Executive Chef James Siao from Santa Barbara’s Finch & Fork restaurant has hit the road and clocked in 900 miles to raise awareness and funds for No Kid Hungry’s annual Chef’s Cycle. Here, he answers a few of our questions about the experience and his personal passion for the cause.
Q: How did you first hear about No Kid Hungry (NKH) and Chef’s Cycle?
The first time I heard about Chef’s Cycle was actually on a bike tour. We had a package at the Kimpton Canary Hotel where I would guide guests through downtown Santa Barbara to all my favorite spots. A Chef’s Cycle rider who ran a wine bar in the Funk Zone saw our group and asked if I enjoyed cycling. He told us there was a great event happening soon where chefs would cycle 300 miles to raise money for No Kid Hungry. I immediately said I was interested but didn’t know much about long distance riding at the time. I was in the right place at the right time.
Q: As a chef, why does this ride and NKH’s mission matter to you?
What NKH is doing across the country is an inspiration. As a chef, I know how consistently qualitative food can directly fuel learning and overall growth. This ride gives me a chance to be a part of an effort to raise awareness for an issue that impacts millions of kids and I feel like I’m making a real difference. It’s an amazing feeling to support a cause where children everywhere have access to healthy food every day.
Q: What motivates you to go back year after year? 300 miles is pretty grueling!
This ride is an unbelievable experience that challenges me mentally and physically. I never imagined I could do something like this three years ago, but after 900 miles and three cycles later it now drives a huge part of my lifestyle. I’m more healthy and active, but most importantly, benefiting from having met like-minded individuals who strive to change and challenge themselves! I’m inspired by the unbelievable staff and the riders who support each other through every mile and hill. It’s the collective group effort that that helps us recruit more support in the fight against childhood hunger.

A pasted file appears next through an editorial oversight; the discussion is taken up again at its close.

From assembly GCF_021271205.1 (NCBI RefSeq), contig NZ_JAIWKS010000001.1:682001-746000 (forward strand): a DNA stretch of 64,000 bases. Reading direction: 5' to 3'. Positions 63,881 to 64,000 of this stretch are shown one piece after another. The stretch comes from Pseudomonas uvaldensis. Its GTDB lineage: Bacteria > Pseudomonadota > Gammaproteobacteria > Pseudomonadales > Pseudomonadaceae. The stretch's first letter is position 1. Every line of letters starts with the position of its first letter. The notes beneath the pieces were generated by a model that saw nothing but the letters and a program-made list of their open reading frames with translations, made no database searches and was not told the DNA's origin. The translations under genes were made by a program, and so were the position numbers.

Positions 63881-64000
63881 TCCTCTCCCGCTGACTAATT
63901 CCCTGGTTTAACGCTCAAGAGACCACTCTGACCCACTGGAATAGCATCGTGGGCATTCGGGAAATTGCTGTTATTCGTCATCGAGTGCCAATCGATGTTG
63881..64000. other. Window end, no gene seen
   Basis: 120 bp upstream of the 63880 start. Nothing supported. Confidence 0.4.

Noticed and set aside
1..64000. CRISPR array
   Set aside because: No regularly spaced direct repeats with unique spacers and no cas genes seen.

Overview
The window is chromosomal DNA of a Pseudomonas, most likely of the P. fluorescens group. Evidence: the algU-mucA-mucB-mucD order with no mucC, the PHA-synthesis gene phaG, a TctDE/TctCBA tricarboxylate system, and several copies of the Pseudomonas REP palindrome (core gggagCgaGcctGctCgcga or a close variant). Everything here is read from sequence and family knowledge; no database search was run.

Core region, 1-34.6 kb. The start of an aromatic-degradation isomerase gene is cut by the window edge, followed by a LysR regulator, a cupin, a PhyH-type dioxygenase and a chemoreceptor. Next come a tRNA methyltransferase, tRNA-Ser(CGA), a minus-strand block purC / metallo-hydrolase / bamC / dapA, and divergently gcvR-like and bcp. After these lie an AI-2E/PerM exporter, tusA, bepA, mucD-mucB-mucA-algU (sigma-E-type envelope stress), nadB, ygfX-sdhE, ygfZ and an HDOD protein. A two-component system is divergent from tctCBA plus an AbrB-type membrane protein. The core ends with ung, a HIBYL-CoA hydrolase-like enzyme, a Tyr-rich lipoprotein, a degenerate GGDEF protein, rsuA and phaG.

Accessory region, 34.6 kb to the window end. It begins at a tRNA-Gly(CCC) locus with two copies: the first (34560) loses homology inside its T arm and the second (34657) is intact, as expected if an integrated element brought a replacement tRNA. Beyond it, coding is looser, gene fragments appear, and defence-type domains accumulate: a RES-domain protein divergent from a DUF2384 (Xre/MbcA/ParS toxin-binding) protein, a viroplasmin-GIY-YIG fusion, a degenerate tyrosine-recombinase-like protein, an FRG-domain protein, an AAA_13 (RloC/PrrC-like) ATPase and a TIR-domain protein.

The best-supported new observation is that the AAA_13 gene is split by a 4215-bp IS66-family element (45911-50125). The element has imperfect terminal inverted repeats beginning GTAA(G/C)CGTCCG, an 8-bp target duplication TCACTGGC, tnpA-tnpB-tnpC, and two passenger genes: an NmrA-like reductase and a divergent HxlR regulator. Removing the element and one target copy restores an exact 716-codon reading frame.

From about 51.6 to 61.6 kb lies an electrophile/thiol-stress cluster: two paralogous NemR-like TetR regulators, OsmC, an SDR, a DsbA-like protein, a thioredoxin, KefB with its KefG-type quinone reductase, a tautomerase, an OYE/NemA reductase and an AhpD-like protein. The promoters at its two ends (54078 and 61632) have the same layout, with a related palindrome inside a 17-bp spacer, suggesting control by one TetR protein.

The first year, I trained with one other person on commuter bikes and now, we have the Kimpton nation supporting the cause with 10 riders including our CEO, join the ride. I never could have anticipated this turning into a national Kimpton partnership, resulting in over $100k in donations. With this momentum, who knows how much we are capable of in our 4th year? It goes to show how any individual can make a difference but a team can make a major impact.
Q: Any post-ride stories that keep you inspired? (met any kids impacted by NKH?)
Every year we meet children that benefit from No Kid Hungry’s efforts through school programs or summer camps during our rides or throughout the year. We also hear touching stories from speakers from these schools about how the program has changed their children’s physical and mental well-being. It’s amazing that regular school breakfasts or summer programs could make such an impact in keeping them happy, active and healthy.
Being able to help children inspires me. I’ve never felt that I could make such a difference until joining Chef’s Cycle and never fully understood the hunger crisis here in the U.S.
Q: Were you a big cyclist before? Do you have quick training tips for those who want to get into long distance cycling?
I was never a big cyclist before Chef’s Cycle. As a child, I rode bikes, but haven’t ridden in at least 15 years until joining Chef’s Cycle. Road cycling was all new to me, especially long distance. I learned a lot of this the hard way, but local riders (and the internet) were my coaches on cadence, proper clothing, and technique. The biggest tip is to have fun, be careful, and find a friend to join you on the journey. You’ll always be learning, but start by asking the local bike shop for advice and then you’ll go from there.
Q: What are you most looking forward to with this year’s ride?
I always looking forward to meeting other chefs, finding fun ways to raise awareness, and seeing a beautiful part of the country you’d never really get to enjoy if you weren’t on a bike.
Q: Last but not least, what was your favorite meal as a kid?
I really enjoyed the classics: sloppy joes, lots of pasta, and anything on rice.
To support the ride, visit Kimpton’s Chef’s Cycle page.